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Hornby R3105: GWR 4-6-0 'Wellington' Castle Class - GWR Green - Hawksworth Tender
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Based on G J Churchward's much earlier 'Star' Class, Great Western Railways 'Castle' Class was developed by Churchward's heir, Charles Collett. The 'Star' had been running over the previous two decades but by 1922 the need for more powerful locomotives was becoming apparent. Charles Collett began adapting Churchward's earlier design, the result being the larger, more powerful 'Castle'. Collett's lack of innovation was met with some criticism although axleweight restrictions in force on the West of England main line between London and Plymouth severely limited his scope for change.
Between 1923 and 1950, 171 Castle Class locomotives were built at the Swindon Works, all but 16 of these were new builds. These 16 locomotives were rebuilds of the Star Class, including 'The Great Bear', the only 4-6-2 owned by GWR. Hailed as the most powerful locomotive on any British railway track, GWR displayed the Class prototype at the 1924 British Empire Exhibition. The locomotive's ability to sustain high speeds and remain economical was enviable. The 'Castles' soon earned a reputation for excellence and reliability, setting a record in 1932 for a 77 mile journey between Swindon and Paddington at an average speed of 81.68mph. At the time, this represented the World Record for steam traction.
In 1947 all existing and new locos were fitted with a four-row superheater. The tender size was increased from 3,500 to 4,000 gallons and the last few of the Class to be built were fitted with Hawksworth flat-sided tenders, which were eventually used throughout the Class. A total of 65 locos were modified over the next few years achieving even better performances by this Class. The appearance of the 'Castles' remained unchanged until 1956, when they were modified to include a double chimney.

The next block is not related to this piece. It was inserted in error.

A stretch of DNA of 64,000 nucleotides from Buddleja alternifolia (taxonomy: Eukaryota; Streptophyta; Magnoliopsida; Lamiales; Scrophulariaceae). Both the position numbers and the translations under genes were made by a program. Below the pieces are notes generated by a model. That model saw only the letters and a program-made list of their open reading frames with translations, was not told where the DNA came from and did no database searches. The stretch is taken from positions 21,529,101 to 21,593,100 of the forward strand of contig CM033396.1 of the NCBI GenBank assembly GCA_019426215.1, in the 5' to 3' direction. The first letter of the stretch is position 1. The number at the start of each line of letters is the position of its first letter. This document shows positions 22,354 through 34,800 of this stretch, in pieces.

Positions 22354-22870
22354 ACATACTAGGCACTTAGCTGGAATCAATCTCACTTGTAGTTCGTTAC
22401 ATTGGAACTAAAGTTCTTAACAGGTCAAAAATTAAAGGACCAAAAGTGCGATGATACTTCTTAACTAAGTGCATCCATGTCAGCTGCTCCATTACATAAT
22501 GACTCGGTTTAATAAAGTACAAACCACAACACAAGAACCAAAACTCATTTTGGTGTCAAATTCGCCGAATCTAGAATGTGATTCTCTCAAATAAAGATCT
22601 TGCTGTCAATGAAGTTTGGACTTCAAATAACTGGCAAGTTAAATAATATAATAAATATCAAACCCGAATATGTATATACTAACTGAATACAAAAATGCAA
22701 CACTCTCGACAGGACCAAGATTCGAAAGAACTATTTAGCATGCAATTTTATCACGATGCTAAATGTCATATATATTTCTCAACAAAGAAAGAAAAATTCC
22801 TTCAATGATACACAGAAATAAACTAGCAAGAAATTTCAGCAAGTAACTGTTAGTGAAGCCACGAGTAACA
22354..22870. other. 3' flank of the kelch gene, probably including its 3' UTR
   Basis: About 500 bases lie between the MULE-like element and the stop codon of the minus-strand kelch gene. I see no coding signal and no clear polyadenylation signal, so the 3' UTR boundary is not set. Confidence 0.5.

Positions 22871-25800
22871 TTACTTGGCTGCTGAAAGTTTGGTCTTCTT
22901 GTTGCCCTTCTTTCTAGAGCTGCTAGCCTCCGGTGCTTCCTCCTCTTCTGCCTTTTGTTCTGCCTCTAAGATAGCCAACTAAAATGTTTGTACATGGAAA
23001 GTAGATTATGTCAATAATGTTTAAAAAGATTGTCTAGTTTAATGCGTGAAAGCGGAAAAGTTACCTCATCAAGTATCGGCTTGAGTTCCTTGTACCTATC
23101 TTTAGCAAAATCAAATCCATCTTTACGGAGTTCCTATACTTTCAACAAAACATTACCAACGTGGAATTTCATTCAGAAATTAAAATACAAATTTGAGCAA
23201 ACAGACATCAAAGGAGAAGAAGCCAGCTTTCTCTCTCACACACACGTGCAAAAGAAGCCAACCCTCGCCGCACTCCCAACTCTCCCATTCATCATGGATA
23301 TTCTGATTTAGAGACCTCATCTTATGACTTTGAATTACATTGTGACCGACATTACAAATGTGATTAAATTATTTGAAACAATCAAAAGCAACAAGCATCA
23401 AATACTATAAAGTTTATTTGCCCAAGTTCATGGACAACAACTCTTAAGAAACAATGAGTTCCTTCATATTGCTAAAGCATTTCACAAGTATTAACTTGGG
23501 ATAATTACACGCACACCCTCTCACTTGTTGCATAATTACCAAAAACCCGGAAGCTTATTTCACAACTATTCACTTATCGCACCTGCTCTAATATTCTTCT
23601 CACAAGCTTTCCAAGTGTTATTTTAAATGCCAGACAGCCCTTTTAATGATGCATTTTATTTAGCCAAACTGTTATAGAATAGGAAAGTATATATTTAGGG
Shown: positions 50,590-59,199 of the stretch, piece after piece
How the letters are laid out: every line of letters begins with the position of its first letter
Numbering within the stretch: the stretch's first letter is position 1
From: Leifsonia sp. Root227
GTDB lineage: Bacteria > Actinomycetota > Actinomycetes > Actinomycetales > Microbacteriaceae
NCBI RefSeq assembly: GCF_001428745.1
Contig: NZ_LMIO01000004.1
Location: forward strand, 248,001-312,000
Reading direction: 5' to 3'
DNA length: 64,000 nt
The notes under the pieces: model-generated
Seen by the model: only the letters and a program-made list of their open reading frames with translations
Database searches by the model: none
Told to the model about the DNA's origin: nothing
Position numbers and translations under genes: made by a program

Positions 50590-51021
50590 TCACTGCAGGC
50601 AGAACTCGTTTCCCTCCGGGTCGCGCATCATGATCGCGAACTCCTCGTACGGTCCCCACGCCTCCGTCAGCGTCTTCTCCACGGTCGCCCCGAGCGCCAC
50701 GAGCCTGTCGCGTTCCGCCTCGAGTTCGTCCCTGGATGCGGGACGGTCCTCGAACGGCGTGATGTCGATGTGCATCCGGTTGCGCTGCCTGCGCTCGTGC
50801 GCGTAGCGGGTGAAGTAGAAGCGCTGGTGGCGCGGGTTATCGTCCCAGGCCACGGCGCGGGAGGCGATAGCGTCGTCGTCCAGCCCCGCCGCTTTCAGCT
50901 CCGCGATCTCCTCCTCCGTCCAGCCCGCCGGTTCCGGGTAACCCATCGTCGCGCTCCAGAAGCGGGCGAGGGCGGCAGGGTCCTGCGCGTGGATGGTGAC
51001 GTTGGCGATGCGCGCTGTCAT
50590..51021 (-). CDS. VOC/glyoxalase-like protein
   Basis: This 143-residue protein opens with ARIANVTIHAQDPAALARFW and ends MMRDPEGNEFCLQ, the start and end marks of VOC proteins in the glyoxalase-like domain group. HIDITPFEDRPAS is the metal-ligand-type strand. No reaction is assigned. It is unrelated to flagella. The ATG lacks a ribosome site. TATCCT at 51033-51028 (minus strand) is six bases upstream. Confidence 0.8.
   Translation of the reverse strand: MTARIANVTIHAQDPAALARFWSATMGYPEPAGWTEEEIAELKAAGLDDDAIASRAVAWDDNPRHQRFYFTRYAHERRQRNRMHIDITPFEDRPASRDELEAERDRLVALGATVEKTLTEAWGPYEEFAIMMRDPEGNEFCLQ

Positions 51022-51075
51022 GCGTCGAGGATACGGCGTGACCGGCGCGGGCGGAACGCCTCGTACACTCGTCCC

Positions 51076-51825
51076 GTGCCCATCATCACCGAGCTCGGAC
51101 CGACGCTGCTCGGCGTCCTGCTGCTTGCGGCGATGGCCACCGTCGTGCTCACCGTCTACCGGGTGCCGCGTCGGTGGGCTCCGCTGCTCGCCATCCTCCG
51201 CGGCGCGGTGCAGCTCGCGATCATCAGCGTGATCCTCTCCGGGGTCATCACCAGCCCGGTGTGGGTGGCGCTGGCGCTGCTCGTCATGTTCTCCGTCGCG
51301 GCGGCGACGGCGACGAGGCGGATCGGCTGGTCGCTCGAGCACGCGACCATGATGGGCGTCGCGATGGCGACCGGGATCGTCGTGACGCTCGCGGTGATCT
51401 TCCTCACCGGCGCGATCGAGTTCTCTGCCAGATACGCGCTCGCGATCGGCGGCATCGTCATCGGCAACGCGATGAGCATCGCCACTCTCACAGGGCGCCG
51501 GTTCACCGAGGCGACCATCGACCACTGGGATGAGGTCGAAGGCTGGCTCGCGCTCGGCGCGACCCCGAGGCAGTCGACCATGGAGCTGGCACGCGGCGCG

Withdrawal began in the early 1950s, ending in 1965. Although all Castle Class locos were destined to be scrapped, eight were saved and are in varying stages of restoration or overhaul. Nunney Castle is operational and main line certified.
Locomotive No. 5075, modelled here, was outshopped on the 31st August 1938 from the GWR Swindon Works and was originally named 'Devizes Castle' but was renamed as 'Wellington' in October 1940. It was withdrawn from Shed 84A Wolverhampton, Stafford Road on the 30th September 1962 and cut up by Cashmores of Newport on the 31st December that same year.
- Entered Service:
- Number Built:
5 Pole Skew Wound. Loco Drive
- DCC Ready:
- Sprung Buffers
- Loco drive
- NEM Couplings
- Tender Detail